Robert Musil

Flypaper
  • Flypaper

  • 'They no longer hold themselves up with all their might, but sink a little and at that moment appear totally human'

    Of the very first rank of prose stylists, Robert Musil captures a scene's every telling detail and symbolic aspect with a precise and remarkable beauty. In these nine stories and essays, he considers holidaymakers and stone monuments, tales of war and blackbirds, and the great pathos of a tiny death: a fly's impossible fight against the grip of flypaper.

    This book includes Flypaper, Monkey Island, Fisherman on the Baltic, Sheep, As Seen in Another Light, Sarcophagus Cover, Monuments, The Paint Spreader, It's Lovely Here and The Blackbird.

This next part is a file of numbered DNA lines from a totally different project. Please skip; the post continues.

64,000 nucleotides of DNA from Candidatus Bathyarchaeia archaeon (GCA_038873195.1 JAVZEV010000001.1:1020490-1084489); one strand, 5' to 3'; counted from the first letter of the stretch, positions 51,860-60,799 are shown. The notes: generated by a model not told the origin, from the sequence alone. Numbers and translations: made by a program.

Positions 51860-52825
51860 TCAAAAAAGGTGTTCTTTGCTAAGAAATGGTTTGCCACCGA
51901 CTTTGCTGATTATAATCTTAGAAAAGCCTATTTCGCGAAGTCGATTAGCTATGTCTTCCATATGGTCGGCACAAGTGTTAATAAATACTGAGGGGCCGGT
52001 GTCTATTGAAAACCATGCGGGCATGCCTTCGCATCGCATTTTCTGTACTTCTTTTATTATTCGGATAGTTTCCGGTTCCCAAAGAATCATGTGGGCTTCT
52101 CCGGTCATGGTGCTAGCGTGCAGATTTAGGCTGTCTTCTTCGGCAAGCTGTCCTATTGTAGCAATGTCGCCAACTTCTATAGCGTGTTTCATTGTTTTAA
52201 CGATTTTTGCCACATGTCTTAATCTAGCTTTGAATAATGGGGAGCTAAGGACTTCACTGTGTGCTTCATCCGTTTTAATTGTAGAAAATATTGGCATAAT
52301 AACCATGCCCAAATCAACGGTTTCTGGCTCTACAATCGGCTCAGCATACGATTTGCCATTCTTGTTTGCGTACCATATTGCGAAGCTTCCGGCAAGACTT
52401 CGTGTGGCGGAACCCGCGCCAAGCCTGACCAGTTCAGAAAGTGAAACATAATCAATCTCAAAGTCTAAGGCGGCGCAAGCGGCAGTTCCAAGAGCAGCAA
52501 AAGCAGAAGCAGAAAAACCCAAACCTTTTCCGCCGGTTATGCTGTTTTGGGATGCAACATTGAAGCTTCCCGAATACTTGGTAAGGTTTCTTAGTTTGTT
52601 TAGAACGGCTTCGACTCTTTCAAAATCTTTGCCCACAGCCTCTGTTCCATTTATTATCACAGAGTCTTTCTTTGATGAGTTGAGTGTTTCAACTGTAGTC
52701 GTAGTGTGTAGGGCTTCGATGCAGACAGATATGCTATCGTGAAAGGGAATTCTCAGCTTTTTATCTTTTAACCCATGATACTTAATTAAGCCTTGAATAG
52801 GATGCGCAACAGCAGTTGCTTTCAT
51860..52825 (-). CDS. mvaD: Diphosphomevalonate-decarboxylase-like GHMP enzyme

Robert Musil was born in 1880 in Austria and studied at military college in Vienna and undertook an engineering degree in Brno, Czech Republic, before turning to psychology and philosophy doctoral studies in Berlin, where he began to write. He married Martha Marcovaldi in 1911. He fought in World War I, during which time he befriended Franz Kafka in Prague. Following the war he returned to a literary career in Vienna and Berlin, during which time he was nominated for the Nobel Prize. He is the author of Five Women, The Posthumous Papers of a Living Author and The Confusions of Young Torless. His works were banned by the Nazis, and he and his Jewish wife went into exile during the Second World War, during which he died of a stroke in 1942. His works began to reappear in the 1950s. His unfinished The Man Without Qualities is generally considered one of the most important modernist novels.

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